Shell confirms that it intends to sell Australian gas stations to cut expenses
2014-01-31 12: 29: 30
Editor in charge: Catherine
(News from this newspaper) Energy giant Royal Dutch Shell has confirmed for the first time that it has listed its refinery and gas station in Australia for sale, and it has also offered to sell the remaining 74 billion yuan of Woodside Petroleum. Equity is open.
Shell’s chief executive Ben van Beurden told investors on Thursday night (Sydney time) that he would not comment on the speculation of selling Woodside Petroleum’s equity. However, he did promise to accelerate the sale of Woodside Petroleum's assets and set a goal of divesting US$2014 billion (approximately A$2015 billion) of assets by 150-172.
Shell also declined to comment on reports of the sale of its gas stations and refineries. However, Van Burden said at a briefing on Thursday that Shell has received several letters of intent to acquire Australian refineries, and said that the company is currently considering various options for divesting assets, provided that satisfactory commercial terms are obtained.
The Australian Financial Review has previously reported that potential bidders for Shell’s refineries and gas stations include the consortium formed by Macquarie Bank and Glencore Xstrata, as well as the consortium including Vitol.
Private equity giant TPG reportedly has joined hands with the Ontario Teachers' Pension Plan and Kuwait Investment Authority (Kuwait Investment Authority) to have also expressed interest in Shell’s assets, but the consortium is believed to have withdrawn from the bidding . Bank of America Merrill Lynch is responsible for Shell’s asset sale.
Van Burden said on Thursday that the company will strengthen asset disposal and cut expenses, establish a new point of return of funds, in order to win back investors. Van Burden said in a statement: "Our overall strategy is still very strong, but in 2014 we will change our focus to improve the return on capital and cash flow operations."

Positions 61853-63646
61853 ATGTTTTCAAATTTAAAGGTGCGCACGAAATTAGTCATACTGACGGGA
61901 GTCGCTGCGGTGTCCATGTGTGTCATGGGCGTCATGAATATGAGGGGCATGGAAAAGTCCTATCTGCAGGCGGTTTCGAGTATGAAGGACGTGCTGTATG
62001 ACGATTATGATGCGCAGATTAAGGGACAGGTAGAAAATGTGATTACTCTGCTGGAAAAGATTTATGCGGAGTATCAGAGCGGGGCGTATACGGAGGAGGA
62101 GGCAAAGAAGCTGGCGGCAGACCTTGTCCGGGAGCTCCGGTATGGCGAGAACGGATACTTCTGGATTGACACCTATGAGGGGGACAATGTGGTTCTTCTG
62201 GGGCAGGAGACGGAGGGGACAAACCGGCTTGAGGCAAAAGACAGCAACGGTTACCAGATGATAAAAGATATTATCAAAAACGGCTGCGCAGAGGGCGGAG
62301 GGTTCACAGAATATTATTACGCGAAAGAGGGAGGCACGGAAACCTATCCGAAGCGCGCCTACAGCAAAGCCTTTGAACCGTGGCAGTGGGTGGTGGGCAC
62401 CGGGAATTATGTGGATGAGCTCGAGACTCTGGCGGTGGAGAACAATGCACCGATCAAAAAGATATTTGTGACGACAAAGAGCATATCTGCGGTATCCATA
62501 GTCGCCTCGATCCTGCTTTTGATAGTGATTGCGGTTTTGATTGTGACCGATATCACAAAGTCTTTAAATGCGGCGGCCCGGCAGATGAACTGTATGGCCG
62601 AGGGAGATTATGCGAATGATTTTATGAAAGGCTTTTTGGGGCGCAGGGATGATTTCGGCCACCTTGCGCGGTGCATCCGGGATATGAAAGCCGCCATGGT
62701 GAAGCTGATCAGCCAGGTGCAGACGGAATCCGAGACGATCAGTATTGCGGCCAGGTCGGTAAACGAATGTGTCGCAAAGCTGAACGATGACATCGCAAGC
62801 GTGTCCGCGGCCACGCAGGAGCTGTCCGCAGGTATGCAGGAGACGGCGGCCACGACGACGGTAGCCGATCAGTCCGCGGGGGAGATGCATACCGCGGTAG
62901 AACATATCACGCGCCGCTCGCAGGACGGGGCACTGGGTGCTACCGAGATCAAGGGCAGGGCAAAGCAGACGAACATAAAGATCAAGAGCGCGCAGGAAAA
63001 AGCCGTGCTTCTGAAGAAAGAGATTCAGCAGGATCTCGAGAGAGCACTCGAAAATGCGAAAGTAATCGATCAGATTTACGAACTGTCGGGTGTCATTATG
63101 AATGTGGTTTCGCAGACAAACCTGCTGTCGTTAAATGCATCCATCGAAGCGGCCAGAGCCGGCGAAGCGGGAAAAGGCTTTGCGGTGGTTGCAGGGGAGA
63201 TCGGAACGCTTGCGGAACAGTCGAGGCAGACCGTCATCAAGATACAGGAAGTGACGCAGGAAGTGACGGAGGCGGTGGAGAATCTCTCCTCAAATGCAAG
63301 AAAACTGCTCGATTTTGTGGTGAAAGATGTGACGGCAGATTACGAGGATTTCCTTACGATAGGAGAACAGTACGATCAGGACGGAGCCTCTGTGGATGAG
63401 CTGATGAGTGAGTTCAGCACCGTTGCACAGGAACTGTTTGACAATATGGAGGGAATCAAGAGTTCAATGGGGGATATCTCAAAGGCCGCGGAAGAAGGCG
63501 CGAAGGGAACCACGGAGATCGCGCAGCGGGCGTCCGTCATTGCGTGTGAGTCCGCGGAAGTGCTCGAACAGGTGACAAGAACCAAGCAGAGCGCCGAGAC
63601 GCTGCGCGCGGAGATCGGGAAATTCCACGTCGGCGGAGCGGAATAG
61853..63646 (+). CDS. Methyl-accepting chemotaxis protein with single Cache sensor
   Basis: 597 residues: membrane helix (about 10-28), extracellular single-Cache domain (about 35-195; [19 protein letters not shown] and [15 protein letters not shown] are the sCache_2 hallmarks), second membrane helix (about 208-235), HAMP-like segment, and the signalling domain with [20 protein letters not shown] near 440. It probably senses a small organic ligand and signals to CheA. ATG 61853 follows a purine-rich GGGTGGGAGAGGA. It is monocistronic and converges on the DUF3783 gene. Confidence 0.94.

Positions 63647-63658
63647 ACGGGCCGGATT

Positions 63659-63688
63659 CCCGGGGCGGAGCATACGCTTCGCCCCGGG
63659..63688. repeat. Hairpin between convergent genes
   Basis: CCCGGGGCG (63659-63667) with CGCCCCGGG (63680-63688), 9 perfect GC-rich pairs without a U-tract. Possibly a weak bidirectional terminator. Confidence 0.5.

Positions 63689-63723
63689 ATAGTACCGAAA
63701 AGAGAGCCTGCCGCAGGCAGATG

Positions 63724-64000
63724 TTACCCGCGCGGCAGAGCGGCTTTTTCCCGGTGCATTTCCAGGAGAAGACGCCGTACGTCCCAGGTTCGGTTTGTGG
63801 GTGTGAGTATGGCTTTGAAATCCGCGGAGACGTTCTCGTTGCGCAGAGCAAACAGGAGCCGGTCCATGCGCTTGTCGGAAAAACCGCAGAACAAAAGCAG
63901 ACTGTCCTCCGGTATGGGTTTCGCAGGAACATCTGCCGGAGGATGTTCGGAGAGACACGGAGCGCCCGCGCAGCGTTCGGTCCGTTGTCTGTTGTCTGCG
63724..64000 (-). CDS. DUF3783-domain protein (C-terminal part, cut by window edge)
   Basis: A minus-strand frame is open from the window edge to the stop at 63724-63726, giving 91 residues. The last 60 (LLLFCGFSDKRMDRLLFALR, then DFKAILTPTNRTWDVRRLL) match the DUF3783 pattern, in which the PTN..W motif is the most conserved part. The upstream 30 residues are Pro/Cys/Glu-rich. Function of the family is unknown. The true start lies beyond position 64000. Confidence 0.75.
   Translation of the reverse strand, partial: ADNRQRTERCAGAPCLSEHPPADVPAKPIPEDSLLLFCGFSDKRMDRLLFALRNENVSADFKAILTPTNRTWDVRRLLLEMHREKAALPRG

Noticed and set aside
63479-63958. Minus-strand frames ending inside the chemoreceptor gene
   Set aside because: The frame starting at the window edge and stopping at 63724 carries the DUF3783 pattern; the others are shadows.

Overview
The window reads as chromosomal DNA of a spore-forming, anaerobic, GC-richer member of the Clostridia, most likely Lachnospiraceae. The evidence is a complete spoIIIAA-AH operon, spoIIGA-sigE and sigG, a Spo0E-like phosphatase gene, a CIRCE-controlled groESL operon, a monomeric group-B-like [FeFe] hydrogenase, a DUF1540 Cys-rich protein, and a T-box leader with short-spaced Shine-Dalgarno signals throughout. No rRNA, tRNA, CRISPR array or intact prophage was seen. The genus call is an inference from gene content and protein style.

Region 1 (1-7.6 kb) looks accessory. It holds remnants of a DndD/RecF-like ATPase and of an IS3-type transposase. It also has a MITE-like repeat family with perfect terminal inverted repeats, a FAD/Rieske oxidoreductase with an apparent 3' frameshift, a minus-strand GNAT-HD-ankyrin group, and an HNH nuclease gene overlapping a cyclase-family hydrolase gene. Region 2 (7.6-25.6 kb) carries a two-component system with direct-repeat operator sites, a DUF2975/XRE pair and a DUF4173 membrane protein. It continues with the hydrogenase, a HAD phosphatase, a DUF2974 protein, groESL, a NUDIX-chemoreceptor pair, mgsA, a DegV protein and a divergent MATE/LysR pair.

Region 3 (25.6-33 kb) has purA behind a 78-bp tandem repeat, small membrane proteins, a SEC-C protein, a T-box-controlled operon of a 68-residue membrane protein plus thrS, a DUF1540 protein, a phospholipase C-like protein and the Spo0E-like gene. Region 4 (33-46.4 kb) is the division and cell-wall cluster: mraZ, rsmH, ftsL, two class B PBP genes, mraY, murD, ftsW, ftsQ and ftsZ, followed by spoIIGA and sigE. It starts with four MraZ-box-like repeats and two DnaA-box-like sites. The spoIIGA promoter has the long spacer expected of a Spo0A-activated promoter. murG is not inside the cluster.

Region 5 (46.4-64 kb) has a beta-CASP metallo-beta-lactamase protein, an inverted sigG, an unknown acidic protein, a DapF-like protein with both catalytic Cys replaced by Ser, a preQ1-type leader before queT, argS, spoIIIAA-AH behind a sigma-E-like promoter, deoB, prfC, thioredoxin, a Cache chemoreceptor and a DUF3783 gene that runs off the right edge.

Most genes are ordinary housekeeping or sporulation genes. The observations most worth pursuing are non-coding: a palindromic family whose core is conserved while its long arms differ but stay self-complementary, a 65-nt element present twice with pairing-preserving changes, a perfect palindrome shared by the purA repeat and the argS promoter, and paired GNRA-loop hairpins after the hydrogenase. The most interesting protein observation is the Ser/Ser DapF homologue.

Shell said that this year's capital expenditure will fall to 370 billion US dollars, compared with 460 billion US dollars last year. At the same time, the company is also abandoning the originally controversial exploration site in Alaska. Shell said the company will increase the speed of asset sales in order to reach its goal of disposing of $150 billion in assets this year. Van Burden said: "Our investment portfolio spans the world, and we are making difficult decisions from it to improve the company's capital efficiency."
In order to attract more investors, Shell also increased its dividend rate in the first quarter to 4% year-on-year, equivalent to US$0.47 per share, and said that it also reflects their confidence in their own capabilities and can promote free cash flow. .
Last week Shell agreed to sell its assets to Kuwait Foreign Petroleum Exploration Company (Kuwait Foreign Petroleum Exploration Company, Kufpec) for US$11.35 billion (contract A$13 billion) in cash. The assets sold include an 8% stake in the Wheatstone-Iago joint venture and a 6.4% stake in the Wheatstone Liquefied Natural Gas (LNG) project in Western Australia.
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